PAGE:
Oby Bamidele, a qualified counsellor helps us to think about the best way to reach out and work with young people who are self-harming. She challenges us to think first about ourselves and leaves us with powerful lessons in helping young people to own and explore their pain.  

 

When I started working with young people who self-harm, I was deeply challenged in my thinking and in the way I work. I realised that in order for me to support a self-harmer I had to do the following things.

1) Challenge my own thoughts and feelings about self-harm
2) Stop trying to “fix” the self-harmer’s behaviour
3) Listen
4) Ask questions
5) Be honest and open

As soon as I began to apply the above,

I noticed a vast improvement in the way I worked with my clients. It became about understanding the emotions behind self-harm rather than focusing on self-harming itself. One thing all self-harmers have in common is emotional pain.

Emotional pain can be so intense and it can hurt just like physical pain. With physical pain you can at least pinpoint the source. Not so with emotional pain. Sometimes the busyness of the day can block it away, but soon enough that same old familiar feeling that threatens to drown, condemn and consume you resurfaces.  Self-harm itself becomes the outlet to release the emotional pain and find respite, even if just for a little while.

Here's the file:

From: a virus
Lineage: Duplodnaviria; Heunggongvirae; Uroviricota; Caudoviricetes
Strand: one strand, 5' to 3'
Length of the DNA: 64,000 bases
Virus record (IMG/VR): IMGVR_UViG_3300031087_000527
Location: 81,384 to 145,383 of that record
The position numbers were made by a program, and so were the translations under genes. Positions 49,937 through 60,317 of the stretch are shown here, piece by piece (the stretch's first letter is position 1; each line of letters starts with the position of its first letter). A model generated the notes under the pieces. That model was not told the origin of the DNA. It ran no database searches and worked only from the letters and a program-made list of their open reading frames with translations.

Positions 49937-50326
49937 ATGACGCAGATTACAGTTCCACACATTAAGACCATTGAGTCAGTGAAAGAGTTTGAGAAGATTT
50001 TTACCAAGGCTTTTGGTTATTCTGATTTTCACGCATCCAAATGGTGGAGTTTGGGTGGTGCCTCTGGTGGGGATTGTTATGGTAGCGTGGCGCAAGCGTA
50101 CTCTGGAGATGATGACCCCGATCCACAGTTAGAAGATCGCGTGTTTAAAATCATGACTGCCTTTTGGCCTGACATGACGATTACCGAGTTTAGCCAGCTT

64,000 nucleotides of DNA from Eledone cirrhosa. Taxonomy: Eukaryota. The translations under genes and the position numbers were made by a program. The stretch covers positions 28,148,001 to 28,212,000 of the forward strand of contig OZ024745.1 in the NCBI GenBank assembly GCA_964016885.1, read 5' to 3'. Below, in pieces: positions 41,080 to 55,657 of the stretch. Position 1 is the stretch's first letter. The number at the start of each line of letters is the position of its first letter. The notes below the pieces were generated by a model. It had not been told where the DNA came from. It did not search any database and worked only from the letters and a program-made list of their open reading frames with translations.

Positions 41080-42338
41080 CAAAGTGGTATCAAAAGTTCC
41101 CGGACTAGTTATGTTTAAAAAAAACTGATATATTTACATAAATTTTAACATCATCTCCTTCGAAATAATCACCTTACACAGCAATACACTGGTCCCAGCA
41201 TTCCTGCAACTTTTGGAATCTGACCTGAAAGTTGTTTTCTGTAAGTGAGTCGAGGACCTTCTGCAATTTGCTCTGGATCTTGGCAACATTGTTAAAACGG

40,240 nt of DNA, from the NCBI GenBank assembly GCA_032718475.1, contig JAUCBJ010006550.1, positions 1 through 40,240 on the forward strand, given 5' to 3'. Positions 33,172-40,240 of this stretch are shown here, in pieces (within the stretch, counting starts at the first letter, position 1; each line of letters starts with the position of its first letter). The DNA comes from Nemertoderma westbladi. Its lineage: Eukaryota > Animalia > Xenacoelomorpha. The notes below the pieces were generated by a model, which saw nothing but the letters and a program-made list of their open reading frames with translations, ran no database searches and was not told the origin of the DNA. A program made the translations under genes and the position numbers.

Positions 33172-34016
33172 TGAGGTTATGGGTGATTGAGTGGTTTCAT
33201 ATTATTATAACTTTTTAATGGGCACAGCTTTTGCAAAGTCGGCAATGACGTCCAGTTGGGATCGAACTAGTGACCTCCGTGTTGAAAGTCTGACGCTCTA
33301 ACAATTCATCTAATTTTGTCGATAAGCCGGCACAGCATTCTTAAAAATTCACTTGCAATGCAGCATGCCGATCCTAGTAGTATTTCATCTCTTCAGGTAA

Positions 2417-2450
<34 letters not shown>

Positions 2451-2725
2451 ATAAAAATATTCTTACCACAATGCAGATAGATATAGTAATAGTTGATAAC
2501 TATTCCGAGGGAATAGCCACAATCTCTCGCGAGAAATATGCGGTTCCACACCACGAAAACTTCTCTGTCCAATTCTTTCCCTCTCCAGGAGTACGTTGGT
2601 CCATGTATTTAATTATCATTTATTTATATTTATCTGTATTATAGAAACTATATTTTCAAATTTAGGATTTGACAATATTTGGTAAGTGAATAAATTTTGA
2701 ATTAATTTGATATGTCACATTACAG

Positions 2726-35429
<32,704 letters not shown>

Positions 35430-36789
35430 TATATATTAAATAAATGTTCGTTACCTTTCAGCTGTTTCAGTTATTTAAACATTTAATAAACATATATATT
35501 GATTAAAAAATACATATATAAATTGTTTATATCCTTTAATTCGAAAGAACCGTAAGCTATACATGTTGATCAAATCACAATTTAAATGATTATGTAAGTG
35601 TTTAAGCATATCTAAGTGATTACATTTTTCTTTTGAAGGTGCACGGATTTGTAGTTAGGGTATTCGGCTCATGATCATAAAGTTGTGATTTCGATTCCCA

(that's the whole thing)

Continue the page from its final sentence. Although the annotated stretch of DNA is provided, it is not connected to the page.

Listening is a major part of the work in self-harm as it allows the self-harmer to process their thoughts and feelings. There is a tendency to block off or suppress inner thoughts and feelings which are too painful to accept or perhaps we feel others will find unacceptable. However, the more you can open up to working through those feelings, the more you can understand.

I encourage my self-harmers to own their pain using the model:

 FEEL IT, OWN IT, EXPLORE IT

1) Feel your pain - When you recognise that familiar painful feeling beckoning, allow yourself a few minutes to sit and feel the pain. My emotional pain is my mind’s way of telling me that there are some deep feelings which I need to address. What is the pain you are feeling? Is it hurt, shame, anger, hate, betrayal, jealousy? Do you feel like crying?  It helps to speak out what you are feeling. For example, “I feel ashamed” “I feel like crying” “I feel horrible about myself”

2) Own Your Pain – We tend to struggle to own our pain, because it is usually associated with a judgement of ourselves and shows a side of us we don’t want to accept. For example, it might feel really difficult to own feelings of hate, shame or rejection. But the emotion already exists and until we own it we can’t address or begin to understand it.

3) Explore your pain – Once you have been through the process of feeling and owning our pain, you are then able to explore and understand it. Remember that pain is a signal that something is amiss within us.  We can use our pain to direct us to the source. What triggered the feelings? What was the experience? What does it say about you? How do you feel about you? What is the way forward?

Working through emotional pain in this way is a powerful self-awareness practice and can really heal painful emotions. 

Oby Bamidele (MBACP)
Counsellor
web: http://www.obybamidele.com
website: http://www.wisegate-schoolcounselling.co.uk